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Rough Seas Likely to Continue

Things are likely to be uneasy for a while, but we probably do not have to worry about another “Great Depression”.

By Jon Aldrich

Rough Seas

We just ended one of the worst quarters in history for the markets (you knew that when you looked at your most recent brokerage or 401k statements). Stock markets dropped 30% and more during March and bonds also took some hits as well. We are in the middle of a serious pandemic and will most certainly be going into a recession. It essentially all just hit us in the matter of a couple of weeks. The question is, for how long? That is the key variable. Stocks and bonds are likely to be volatile for some time, and we will probably be subject to large market swings both up and down for the next few weeks and possibly months. And while we have enjoyed a real nice somewhat “V” shaped rally so far into April, we need to be careful to check our emotions and not get too carried away that we are out of the woods just yet.

How wild was March 2020 compared to other times in history? Take a look:

dow Cumulative Absolute Percentage Change by Month

March 2020 was almost 30% greater in absolute stock market price swings than 3 other great historical crashes, 1929, 1987 and 2008. That is amazing seeing what we just went through. Bear market historians will tell us that we still should be prepared for some more wild times ahead.

So, yes we are breathing a little bit easier as the market has rallied and recovered about half of the drop so far, it would be a bit of a stretch to think that it will go right back to where it was. This is a bear market and we are most certainly in the throes of a recession, and we still have a lot of hurdles to overcome such as conquering COVID-19 and how we will restart the economy once it is safe to do so. I have no doubt we will solve both of these dilemmas but it is still going to take some time and is not going to occur overnight.

That is why I believe there will be plenty of time to put cash to work over the upcoming weeks and months.  You just need to avoid panicking at both extremes. Yes, you can panic when markets are crashing, just as you can panic buy as markets are screaming higher and both can have negative results. I often think back to an old quote that is associated with Warren Buffett, that really resonates with me:

Warren Buffet Quote

I am very optimistic for the medium to long-term outlook. This country has persevered through World Wars, terrorist attacks, global financial crisis’, serious pandemics like the Spanish Flu of 1918, and political events such as the Cuban Missile Crisis and Watergate. However, it will take some time to conquer COVID-19 and return to some semblance of normalcy not only here in the U.S. but around the world.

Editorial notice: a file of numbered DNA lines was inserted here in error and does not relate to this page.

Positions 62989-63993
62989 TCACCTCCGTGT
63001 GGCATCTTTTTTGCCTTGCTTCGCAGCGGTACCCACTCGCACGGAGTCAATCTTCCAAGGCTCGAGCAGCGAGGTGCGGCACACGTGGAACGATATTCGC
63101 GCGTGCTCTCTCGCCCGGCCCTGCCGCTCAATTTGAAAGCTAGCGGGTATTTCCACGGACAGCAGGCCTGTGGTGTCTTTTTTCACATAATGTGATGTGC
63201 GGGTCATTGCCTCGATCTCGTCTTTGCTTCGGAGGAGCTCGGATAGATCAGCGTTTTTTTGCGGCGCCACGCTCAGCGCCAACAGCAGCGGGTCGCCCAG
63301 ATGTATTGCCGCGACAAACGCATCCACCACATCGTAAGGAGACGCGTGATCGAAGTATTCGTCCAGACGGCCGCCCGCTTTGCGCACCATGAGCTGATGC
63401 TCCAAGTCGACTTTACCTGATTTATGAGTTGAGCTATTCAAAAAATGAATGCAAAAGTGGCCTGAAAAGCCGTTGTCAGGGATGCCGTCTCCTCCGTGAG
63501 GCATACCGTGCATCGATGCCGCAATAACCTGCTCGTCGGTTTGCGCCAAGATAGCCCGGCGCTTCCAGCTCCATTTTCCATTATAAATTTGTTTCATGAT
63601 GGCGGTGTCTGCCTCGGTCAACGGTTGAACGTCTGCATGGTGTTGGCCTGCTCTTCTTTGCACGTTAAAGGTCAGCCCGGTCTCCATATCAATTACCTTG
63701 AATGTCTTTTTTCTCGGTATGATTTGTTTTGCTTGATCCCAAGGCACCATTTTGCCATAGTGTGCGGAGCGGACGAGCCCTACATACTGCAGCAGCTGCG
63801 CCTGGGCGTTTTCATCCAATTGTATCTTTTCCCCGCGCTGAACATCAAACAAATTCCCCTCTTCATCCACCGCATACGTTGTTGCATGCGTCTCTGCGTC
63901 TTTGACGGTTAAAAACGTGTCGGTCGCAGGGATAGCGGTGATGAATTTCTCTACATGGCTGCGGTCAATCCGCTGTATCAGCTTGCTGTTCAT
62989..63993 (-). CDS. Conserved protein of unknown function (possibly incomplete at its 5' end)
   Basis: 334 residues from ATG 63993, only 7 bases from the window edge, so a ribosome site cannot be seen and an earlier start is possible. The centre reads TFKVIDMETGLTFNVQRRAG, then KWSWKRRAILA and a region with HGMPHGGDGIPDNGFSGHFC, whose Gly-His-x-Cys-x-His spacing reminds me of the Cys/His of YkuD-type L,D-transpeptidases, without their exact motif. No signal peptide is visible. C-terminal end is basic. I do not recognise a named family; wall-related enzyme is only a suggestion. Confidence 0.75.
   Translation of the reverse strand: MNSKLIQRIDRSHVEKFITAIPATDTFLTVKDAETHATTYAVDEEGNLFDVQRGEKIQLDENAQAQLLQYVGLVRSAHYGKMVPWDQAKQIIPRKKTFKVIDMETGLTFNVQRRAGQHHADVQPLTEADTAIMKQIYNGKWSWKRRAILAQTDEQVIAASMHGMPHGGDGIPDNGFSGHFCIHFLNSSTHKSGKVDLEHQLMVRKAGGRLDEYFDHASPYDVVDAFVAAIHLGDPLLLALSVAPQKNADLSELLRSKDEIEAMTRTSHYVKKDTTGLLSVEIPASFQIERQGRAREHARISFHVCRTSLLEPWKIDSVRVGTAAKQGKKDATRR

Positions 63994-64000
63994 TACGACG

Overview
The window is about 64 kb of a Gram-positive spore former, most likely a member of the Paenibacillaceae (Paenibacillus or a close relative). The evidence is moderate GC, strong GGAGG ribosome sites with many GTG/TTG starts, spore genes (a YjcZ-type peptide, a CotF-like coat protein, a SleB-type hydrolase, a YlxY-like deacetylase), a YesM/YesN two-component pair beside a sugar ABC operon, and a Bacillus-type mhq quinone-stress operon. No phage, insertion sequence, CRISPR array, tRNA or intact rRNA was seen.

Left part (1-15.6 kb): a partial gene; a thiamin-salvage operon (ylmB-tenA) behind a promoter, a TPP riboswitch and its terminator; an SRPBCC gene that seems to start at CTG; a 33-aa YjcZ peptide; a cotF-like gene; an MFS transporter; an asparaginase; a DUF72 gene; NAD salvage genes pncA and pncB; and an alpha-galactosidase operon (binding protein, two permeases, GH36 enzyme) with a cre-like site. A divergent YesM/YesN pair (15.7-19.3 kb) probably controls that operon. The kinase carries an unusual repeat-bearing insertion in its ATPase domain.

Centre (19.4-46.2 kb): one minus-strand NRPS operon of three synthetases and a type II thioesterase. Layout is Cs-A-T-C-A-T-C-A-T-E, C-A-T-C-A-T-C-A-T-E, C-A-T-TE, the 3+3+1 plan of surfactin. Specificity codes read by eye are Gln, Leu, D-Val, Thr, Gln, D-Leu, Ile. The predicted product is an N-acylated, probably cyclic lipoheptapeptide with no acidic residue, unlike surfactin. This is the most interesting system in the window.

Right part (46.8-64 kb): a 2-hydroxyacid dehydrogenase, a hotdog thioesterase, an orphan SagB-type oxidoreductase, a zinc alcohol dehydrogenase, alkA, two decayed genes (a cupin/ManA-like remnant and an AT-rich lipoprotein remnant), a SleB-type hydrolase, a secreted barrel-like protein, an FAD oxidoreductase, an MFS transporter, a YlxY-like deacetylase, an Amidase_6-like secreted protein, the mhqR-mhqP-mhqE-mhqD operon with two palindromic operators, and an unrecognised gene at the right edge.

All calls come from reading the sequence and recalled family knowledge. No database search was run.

It is also okay to feel uneasy about what is going on, not only with our finances but also for our health and that of our loved ones. This is certainly a scary time for all of us and the headlines and news reports can definitely be hard to watch.

You also have to be careful to not get carried away with a what some of the doomsayers (most of whom have been calling for a crash for the last 12 years, so I guess the stopped clock is right once in a while), that are saying we are headed for a depression. Many of these guys have been wrong for the last 12 years, so why should they be listened to now?  I don’t believe another Great Depression is likely for a number of reasons:

The first is that the response from the Federal Reserve on the monetary side and the fiscal response from the government, while a little slower than I hoped, was still pretty quick on a historical level. The Fed has stepped in to backstop many areas of the financial markets from municipalities, to small business to large corporations affected by the virus and the level of aid the government is rolling out is unprecedented. I mean they are throwing around Billions of dollars like it is a rounding error. Back in the Great Depression, the opposite occurred. Monetary policy, trade and fiscal policy were all tightened which led to the length and severity of the depression. What is being done today is the exact opposite of the doomed policies of the 1930’s.

Second, is that this is a self-inflicted recession to slow the spread of COVID-19. Most all other recessions occur because of problems in the economy that lead to a downturn in economic activity. This recession was caused by the government to slow down a health threat to all of us. The economy was functioning very strongly before the pandemic hit. Sure, unemployment has instantly hit levels higher than any time in modern history, but that was because of the orders to shut down, not because the economy was cratering.

Third, we were on the gold standard back in the Great Depression and that also limited what could be done regarding monetary policy and further exacerbated deflationary tendencies. Deflation is a hallmark characteristic of a depression. True, one can argue that what we are doing right now, basically creating money, may have inflationary and other ramifications down the road, but that same refrain was common back in the depths of the 2008-2009 Great Recession. We need to tackle one problem at a time. We need to get through this crisis and get on sound footing again, and then can worry about the longer term affects of all the stimulus.

I don’t want to minimize the effects the coronavirus shut-down is having on our economy and our nation.  But, the U.S. and the rest of the world seem to be coming together in encouraging ways to defeat the virus and re-start our economies and eventually our everyday lives. We will make it out of all this, but it is going to be a wild ride, so hang on!